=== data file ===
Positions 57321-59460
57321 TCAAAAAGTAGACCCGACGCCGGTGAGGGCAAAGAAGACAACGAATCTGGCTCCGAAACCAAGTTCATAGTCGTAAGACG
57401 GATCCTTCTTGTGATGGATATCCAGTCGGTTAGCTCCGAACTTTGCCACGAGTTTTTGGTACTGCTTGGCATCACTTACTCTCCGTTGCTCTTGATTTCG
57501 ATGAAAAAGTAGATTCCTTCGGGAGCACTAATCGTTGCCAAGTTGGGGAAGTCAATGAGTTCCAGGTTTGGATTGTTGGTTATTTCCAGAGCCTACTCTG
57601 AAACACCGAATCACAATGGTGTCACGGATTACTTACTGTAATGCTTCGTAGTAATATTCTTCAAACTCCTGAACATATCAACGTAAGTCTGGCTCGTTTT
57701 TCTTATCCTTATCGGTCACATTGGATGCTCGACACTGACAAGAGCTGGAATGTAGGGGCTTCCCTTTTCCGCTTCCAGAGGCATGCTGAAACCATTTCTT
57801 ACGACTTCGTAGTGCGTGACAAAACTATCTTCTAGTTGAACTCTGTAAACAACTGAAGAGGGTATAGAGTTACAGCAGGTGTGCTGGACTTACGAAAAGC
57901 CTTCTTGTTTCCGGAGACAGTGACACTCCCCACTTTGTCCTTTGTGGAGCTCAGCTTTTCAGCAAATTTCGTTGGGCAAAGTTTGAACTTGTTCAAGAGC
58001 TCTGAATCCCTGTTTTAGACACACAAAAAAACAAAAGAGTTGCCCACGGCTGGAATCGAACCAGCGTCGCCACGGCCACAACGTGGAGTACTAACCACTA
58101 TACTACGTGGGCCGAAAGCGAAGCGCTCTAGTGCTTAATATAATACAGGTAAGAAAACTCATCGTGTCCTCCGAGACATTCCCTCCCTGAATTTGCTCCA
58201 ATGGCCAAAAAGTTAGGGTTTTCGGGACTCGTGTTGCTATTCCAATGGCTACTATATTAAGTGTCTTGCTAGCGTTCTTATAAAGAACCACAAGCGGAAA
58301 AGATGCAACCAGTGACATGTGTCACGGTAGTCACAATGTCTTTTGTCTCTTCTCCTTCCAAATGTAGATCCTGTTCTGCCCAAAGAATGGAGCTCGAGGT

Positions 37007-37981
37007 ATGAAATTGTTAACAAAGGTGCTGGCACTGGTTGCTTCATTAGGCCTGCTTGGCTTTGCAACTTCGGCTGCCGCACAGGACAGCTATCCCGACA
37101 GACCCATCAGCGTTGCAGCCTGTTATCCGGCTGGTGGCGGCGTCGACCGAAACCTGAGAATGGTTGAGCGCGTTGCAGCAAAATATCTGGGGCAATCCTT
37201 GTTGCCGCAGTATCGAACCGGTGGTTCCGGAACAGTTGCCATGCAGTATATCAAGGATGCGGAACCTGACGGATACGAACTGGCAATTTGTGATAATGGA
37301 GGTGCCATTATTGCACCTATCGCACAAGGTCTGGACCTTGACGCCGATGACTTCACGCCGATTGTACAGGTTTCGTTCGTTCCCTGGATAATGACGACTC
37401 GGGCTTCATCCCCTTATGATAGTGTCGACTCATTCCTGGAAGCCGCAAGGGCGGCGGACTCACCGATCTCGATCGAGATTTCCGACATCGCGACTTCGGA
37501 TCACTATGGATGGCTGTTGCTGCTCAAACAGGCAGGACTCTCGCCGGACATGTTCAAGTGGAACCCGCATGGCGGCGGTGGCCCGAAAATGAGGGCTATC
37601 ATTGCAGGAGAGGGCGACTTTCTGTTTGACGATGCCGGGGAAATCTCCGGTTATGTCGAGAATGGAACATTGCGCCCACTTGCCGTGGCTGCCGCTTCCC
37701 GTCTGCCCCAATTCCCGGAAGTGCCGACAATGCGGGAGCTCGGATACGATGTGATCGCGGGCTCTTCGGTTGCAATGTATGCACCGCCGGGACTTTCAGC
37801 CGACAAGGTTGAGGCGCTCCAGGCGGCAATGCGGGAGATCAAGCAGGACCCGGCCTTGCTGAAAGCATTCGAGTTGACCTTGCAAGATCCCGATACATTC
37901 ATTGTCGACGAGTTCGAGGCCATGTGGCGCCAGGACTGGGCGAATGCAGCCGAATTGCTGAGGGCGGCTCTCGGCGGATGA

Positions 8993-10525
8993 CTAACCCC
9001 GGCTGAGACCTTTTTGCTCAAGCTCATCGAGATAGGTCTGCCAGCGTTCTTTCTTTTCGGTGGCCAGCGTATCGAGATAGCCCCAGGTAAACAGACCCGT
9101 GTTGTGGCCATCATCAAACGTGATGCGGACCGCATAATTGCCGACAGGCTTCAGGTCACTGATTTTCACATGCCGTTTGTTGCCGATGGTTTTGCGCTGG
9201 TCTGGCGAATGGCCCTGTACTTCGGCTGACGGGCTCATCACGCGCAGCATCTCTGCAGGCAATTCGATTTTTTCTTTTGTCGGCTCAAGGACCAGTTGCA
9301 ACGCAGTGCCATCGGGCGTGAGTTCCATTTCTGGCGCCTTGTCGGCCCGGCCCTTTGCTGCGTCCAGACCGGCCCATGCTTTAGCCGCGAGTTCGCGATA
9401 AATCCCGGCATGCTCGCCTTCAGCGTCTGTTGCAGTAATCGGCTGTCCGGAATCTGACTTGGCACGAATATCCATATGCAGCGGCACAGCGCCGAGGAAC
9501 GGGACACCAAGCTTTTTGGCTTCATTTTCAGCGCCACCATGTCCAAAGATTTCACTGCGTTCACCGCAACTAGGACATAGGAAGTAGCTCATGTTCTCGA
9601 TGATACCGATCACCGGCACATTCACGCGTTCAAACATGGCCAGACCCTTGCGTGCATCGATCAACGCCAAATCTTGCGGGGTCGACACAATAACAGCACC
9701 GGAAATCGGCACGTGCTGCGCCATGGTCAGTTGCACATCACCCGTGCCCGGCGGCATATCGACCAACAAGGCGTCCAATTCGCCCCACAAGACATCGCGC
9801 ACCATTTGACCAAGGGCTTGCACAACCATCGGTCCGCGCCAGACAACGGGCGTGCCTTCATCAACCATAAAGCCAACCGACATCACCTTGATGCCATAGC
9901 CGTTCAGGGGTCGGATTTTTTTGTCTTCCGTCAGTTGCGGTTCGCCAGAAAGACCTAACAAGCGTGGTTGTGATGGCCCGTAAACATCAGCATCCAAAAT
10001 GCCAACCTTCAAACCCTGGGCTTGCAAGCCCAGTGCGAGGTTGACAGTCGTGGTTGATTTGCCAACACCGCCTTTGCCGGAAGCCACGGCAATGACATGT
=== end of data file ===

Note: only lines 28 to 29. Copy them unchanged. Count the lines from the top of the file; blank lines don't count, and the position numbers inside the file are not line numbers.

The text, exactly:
9201 TCTGGCGAATGGCCCTGTACTTCGGCTGACGGGCTCATCACGCGCAGCATCTCTGCAGGCAATTCGATTTTTTCTTTTGTCGGCTCAAGGACCAGTTGCA
9301 ACGCAGTGCCATCGGGCGTGAGTTCCATTTCTGGCGCCTTGTCGGCCCGGCCCTTTGCTGCGTCCAGACCGGCCCATGCTTTAGCCGCGAGTTCGCGATA